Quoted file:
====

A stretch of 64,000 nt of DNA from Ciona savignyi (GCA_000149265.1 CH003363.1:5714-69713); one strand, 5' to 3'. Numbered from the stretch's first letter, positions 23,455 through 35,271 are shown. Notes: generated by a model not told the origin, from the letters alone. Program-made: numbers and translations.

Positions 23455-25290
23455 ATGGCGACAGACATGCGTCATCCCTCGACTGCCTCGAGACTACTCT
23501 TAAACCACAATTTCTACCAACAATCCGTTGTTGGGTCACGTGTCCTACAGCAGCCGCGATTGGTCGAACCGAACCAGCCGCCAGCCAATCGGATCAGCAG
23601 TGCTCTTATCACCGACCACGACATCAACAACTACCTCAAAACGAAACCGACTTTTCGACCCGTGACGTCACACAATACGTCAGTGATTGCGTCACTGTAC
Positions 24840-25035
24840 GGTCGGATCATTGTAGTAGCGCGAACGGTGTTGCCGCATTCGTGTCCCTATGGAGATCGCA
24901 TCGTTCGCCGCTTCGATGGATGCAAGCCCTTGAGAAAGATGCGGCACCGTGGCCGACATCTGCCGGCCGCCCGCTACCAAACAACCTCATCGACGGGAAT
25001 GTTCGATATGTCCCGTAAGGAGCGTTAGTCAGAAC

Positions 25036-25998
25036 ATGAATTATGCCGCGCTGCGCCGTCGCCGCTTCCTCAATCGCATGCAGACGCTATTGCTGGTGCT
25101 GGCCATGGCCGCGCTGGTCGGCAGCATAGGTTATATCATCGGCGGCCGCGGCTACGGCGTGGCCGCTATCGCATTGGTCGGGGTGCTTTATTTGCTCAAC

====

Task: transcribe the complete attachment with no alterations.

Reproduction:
A stretch of 64,000 nt of DNA from Ciona savignyi (GCA_000149265.1 CH003363.1:5714-69713); one strand, 5' to 3'. Numbered from the stretch's first letter, positions 23,455 through 35,271 are shown. Notes: generated by a model not told the origin, from the letters alone. Program-made: numbers and translations.

Positions 23455-25290
23455 ATGGCGACAGACATGCGTCATCCCTCGACTGCCTCGAGACTACTCT
23501 TAAACCACAATTTCTACCAACAATCCGTTGTTGGGTCACGTGTCCTACAGCAGCCGCGATTGGTCGAACCGAACCAGCCGCCAGCCAATCGGATCAGCAG
23601 TGCTCTTATCACCGACCACGACATCAACAACTACCTCAAAACGAAACCGACTTTTCGACCCGTGACGTCACACAATACGTCAGTGATTGCGTCACTGTAC
Positions 24840-25035
24840 GGTCGGATCATTGTAGTAGCGCGAACGGTGTTGCCGCATTCGTGTCCCTATGGAGATCGCA
24901 TCGTTCGCCGCTTCGATGGATGCAAGCCCTTGAGAAAGATGCGGCACCGTGGCCGACATCTGCCGGCCGCCCGCTACCAAACAACCTCATCGACGGGAAT
25001 GTTCGATATGTCCCGTAAGGAGCGTTAGTCAGAAC

Positions 25036-25998
25036 ATGAATTATGCCGCGCTGCGCCGTCGCCGCTTCCTCAATCGCATGCAGACGCTATTGCTGGTGCT
25101 GGCCATGGCCGCGCTGGTCGGCAGCATAGGTTATATCATCGGCGGCCGCGGCTACGGCGTGGCCGCTATCGCATTGGTCGGGGTGCTTTATTTGCTCAAC